What are the most popular landscape trees in Nebraska? We asked this question through our Shady Lane listserv and here are the results.  Remember, this is not a recommended tree list, but rather a favorite tree list. Even so, there are few, if any, trees on the list that cannot be grown somewhere in Nebraska given the right site qualities. If you have more to add, contact Eric Berg (eberg2@unl.edu). 

To view species recommendations, see ReTree Nebraska's 14 for 2014, a list of best-in-show species that grow well in Nebraska but are underplanted.

Remember that it's important to know your site before selecting a species to plant. Choosing the right tree for the right place is vitally important.  Know your site's soil, microclimate, maintenance regime and the intended use the tree is to fulfill.

 

Pine ConeEvergreen:

Cypress, Bald (Taxodium distichum) - Is there a site these trees won't grow on, great fall color and cones, not really "evergreen" but a deciduous conifer

Fir, Douglas (Pseudotsuga menziesii) - A false hemlock in reality and a wonderful tree for most sites

Fir, Concolor (Abies concolor) - An absolutely beautiful tree - so soft looking

Hemlock, Canadian (Tsuga canadensis)

Pine, Bristlecone (Pinus aristata)

Pine, Eastern White (Pinus strobus) - If you want to "touch trees," this is a good one

Pine, Japanese White (Pinus parviflora var. glauca)

Pine, Lacebark (Pinus bungeana) - What great-looking bark

Pine, Limber (Pinus flexilis) - Native to Nebraska in Kimball County

Pine, Ponderosa (Pinus ponderosa) - Native to Nebraska in the Pine Ridge

Spruce, Norway (Picea abies) - Lovely pendulous branching habit

Spruce, Serbian (Picea omorika)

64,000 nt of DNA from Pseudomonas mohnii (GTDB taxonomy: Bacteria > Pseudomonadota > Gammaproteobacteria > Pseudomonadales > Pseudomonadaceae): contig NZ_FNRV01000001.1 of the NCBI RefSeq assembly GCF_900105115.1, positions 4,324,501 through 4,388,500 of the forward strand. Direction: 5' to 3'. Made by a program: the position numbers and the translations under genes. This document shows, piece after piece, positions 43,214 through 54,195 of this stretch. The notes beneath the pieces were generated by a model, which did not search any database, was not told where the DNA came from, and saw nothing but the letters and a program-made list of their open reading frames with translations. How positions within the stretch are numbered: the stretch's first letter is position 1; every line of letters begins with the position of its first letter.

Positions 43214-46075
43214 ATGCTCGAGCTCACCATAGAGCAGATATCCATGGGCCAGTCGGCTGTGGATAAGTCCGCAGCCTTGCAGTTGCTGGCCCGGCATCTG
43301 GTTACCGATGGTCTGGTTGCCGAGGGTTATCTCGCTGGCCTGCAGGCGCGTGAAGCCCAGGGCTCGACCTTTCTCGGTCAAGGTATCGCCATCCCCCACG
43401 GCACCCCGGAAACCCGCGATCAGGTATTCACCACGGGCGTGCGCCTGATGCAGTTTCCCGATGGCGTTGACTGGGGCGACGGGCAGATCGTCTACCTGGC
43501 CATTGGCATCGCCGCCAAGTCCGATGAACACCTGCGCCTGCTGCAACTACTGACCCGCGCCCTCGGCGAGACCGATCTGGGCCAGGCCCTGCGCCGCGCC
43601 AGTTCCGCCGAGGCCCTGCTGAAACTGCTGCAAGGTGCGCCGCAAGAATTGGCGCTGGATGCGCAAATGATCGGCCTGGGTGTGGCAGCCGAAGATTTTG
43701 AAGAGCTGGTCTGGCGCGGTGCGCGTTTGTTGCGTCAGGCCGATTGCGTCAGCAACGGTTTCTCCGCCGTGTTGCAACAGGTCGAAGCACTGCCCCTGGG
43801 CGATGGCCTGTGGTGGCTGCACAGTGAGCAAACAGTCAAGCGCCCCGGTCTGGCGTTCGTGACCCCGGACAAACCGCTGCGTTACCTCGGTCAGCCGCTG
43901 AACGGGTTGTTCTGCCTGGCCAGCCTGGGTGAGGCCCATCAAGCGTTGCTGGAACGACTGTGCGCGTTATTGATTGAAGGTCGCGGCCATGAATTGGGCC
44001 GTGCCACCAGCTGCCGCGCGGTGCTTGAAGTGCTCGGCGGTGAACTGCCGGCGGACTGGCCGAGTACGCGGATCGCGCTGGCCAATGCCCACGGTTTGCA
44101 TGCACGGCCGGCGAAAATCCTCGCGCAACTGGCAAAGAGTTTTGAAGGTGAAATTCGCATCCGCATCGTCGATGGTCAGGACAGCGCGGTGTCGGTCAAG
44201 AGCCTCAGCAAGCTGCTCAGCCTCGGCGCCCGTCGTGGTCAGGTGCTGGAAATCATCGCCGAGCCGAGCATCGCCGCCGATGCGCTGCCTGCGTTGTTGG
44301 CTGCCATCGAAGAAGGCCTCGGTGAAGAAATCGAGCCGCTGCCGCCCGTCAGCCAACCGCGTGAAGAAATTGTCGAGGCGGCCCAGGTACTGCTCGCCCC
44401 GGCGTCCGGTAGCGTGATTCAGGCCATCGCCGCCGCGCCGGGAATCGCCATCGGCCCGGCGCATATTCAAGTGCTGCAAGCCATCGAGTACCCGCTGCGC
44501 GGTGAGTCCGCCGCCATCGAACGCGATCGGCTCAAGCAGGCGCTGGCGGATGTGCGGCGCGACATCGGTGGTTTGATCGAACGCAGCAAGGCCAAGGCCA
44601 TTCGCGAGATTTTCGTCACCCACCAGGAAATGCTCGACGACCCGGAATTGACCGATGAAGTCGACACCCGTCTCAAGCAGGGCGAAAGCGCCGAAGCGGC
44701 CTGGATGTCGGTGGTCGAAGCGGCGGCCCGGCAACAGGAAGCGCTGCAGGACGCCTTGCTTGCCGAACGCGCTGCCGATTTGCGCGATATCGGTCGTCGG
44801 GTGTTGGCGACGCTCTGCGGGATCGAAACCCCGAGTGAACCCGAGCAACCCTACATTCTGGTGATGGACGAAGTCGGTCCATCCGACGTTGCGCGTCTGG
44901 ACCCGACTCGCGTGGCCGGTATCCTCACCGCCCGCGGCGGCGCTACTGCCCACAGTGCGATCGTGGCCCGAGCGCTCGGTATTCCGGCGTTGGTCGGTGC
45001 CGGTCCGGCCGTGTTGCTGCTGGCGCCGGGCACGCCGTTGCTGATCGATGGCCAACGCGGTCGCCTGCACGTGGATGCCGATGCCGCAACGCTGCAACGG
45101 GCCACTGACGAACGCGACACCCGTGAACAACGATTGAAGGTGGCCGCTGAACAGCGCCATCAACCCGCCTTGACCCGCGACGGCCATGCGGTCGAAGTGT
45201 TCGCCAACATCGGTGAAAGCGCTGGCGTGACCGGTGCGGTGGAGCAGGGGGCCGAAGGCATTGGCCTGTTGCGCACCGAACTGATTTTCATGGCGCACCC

Spruce, White (Picea glauca)

Cottonwood LeafDeciduous:

Alder, European (Alnus glutinosa)

Aspen, Quaking (Populus tremuloides)

Birch, River (Betula nigra)

Buckeye, Ohio or Yellow (Aesculus glabra or flava) - The palmately compound leaves and big seeds give these tough trees great character

Catalpa, Eastern (Catalpa speciosa) – A weird growth habit, late/fragrant blooms, tropical leaves, interesting seed pods and a great bird roosting tree too

Cherry, Montmorency (Prunus sp.)

Chestnut , American (Castanea dentata) - Difficult to find in the nursery trade due to Chestnut Blight disease

Chokecherry, Amur (Prunus maackii)

Coffeetree, Kentucky (Gymnocladus dioicus) - Another great native with a beautiful winter outline and wonderful coarse bark, good for planting in narrow spots since it grows upright when young and then gets broad as it matures, someone has to come up with a use for the seeds (how about buttons)

Cottonwood, Eastern (Populus deltoides) Not necessarily a favorite tree, but can you have an arboretum without the state tree from the state where Arbor Day started?

Crabapple (Malus sp.) - Many to choose from, "Prairiefire" mentioned specifically

Dogwood, Corneliancherry - (Cornus mas) - Yellow flowers and edible fruits

Dogwood, Pagoda (Cornus alternifolia ) - Awesome layered branching, great flower set and good fall color

Elm, American (Ulmus americana) - Disease or not, it is still one of the very best; hopefully, new disease-resistant varieties will help

Filbert, Contorted, Harry Lauder's Walking Stick (Corylus avellana) – So much character in one plant

Gingko (Ginkgo biloba) - The fan-shaped leaves are so cool,  plus it's good for the brain when chewed on, good fall color and the oldest living species